PMCCPMCCPMCC

Search tips
Search criteria 

Advanced

 
Logo of scirepAboutEditorial BoardFor AuthorsScientific Reports
 
Sci Rep. 2017; 7: 43628.
Published online 2017 March 3. doi:  10.1038/srep43628
PMCID: PMC5335564

Predicting bone strength with ultrasonic guided waves

Abstract

Recent bone quantitative ultrasound approaches exploit the multimode waveguide response of long bones for assessing properties such as cortical thickness and stiffness. Clinical applications remain, however, challenging, as the impact of soft tissue on guided waves characteristics is not fully understood yet. In particular, it must be clarified whether soft tissue must be incorporated in waveguide models needed to infer reliable cortical bone properties. We hypothesize that an inverse procedure using a free plate model can be applied to retrieve the thickness and stiffness of cortical bone from experimental data. This approach is first validated on a series of laboratory-controlled measurements performed on assemblies of bone- and soft tissue mimicking phantoms and then on in vivo measurements. The accuracy of the estimates is evaluated by comparison with reference values. To further support our hypothesis, these estimates are subsequently inserted into a bilayer model to test its accuracy. Our results show that the free plate model allows retrieving reliable waveguide properties, despite the presence of soft tissue. They also suggest that the more sophisticated bilayer model, although it is more precise to predict experimental data in the forward problem, could turn out to be hardly manageable for solving the inverse problem.

Osteoporosis is a medical threat with a consequent increase in bone fragility and susceptibility to fracture. There is an increasing awareness about osteoporosis, because of the consequences of fractures on morbidity, quality of life and mortality1. The standard approach for the diagnosis of osteoporosis and fracture risk prediction is based on the use of ionizing dual energy X-ray absorptiometry (DXA) in order to assess bone mineral density (BMD). The role of cortical bone as a determinant of bone strength was recently highlighted2,3,4, as a result of which it has been suggested that diagnosis (risk assessment) should include accurate evaluation of cortical bone5. However, the structural properties (i.e., thickness and porosity) of cortical bone are poorly captured in patients by X-ray densitometry or computed tomography techniques. Furthermore, the non-invasive in vivo assessment of its material properties (i.e., stiffness) remains unattainable to date. In response to these issues, sophisticated quantitative ultrasound (QUS) approaches are currently being explored, based on the experimental evidence that cortical bone supports propagation of multiple guided waves (GWs)6,7. GWs are dispersive and the relation between the wave number (k) and frequency (f), specific to each guided mode, is determined by the geometric and elastic properties of the waveguide. Changes in cortical thickness and elastic properties observed with aging, osteoporosis or in response to treatments are expected to change the propagation characteristics of GWs. Consequently, GWs measurements on long bones such as the radius, along with appropriate waveguide modeling, have the potential for yielding strenght-related bone properties that can be used as biomarkers to identify patients at risk of fracture or to judge whether a patient has responded well to treatment.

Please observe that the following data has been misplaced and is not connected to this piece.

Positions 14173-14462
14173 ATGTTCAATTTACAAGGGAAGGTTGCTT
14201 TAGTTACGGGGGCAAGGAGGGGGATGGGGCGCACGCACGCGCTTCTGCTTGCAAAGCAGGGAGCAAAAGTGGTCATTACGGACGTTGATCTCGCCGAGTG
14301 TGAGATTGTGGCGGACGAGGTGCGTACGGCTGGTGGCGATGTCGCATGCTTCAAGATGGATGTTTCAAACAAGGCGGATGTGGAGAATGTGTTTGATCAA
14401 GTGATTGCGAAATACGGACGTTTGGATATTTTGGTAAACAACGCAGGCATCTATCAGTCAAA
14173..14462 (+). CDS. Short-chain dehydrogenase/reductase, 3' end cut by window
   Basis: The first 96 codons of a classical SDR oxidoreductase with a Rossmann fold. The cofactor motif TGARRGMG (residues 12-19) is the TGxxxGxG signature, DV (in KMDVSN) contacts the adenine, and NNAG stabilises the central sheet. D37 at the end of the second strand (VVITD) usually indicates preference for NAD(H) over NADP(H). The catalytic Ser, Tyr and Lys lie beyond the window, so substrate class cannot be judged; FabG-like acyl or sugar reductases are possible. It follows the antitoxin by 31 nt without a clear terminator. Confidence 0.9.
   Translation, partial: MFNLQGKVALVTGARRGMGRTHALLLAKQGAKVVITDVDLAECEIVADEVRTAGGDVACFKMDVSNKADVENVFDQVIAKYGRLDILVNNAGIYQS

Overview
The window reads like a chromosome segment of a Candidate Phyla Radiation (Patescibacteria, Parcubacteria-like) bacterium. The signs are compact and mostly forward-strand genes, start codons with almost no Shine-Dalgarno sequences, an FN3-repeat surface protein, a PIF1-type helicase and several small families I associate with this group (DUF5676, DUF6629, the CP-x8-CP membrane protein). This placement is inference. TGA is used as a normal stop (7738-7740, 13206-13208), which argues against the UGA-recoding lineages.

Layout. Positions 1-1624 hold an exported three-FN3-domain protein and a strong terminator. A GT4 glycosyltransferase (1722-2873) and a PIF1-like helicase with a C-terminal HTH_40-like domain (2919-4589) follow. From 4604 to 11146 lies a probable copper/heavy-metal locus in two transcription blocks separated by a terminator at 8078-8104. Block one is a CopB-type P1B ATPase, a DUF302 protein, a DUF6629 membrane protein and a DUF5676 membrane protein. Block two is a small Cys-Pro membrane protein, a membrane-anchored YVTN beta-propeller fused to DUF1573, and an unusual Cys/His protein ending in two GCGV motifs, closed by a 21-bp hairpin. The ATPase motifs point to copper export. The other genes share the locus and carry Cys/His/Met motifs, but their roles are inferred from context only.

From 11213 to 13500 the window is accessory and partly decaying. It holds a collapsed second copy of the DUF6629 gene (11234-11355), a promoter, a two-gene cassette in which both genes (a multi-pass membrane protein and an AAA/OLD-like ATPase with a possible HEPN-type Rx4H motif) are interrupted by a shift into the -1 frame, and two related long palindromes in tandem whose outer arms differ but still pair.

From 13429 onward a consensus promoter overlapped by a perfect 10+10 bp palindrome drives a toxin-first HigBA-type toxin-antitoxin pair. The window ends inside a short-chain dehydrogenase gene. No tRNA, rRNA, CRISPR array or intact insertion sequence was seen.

At the macro-scale, the cortical shell of human long bones is an absorbing and anisotropic material, whose geometry is that of an irregular hollow structure filled with marrow and surrounded by soft tissue. The suitability of the waveguide model used to retrieve in vivo cortical bone properties from GWs measurements is a key step in data processing. Here, the purpose of the waveguide model is to represent a simplified but sufficient model that fits the experimental ultrasound data and provides a robust inference of one or more waveguide properties. The question arises as to whether the waveguide model must include the effects of soft tissue coating, bone curvature and irregular geometry, anisotropy and some other additional factors as well, such as, e.g., the absorption. Given the complexity of the bone waveguide, the choice of a model arises from the trade-off between the complexity of the model (i.e., number of model parameters) and the accuracy of the estimates (i.e., stability of the inverse problem solution in terms of convergence, existence and uniqueness). Several phantom and ex vivo studies focused on such GWs model-based approaches. Among these, authors reported estimates of cortical thickness (assuming a fixed elasticity) using an isotropic hollow cylinder model8 or an isotropic hollow cylinder model filled with viscous liquid9,10. In another related study, authors reported estimates of Young’s modulus (assuming a fixed thickness), using an isotropic plate model7. More recently, our group achieved concurrent estimates of both thickness and elastic properties of cortical bone using a transverse isotropic plate model11. In all these studies, only non-absorbing waveguides were considered. Hence, the outcomes of these earlier studies suggested that relatively simple models can deliver convincing results.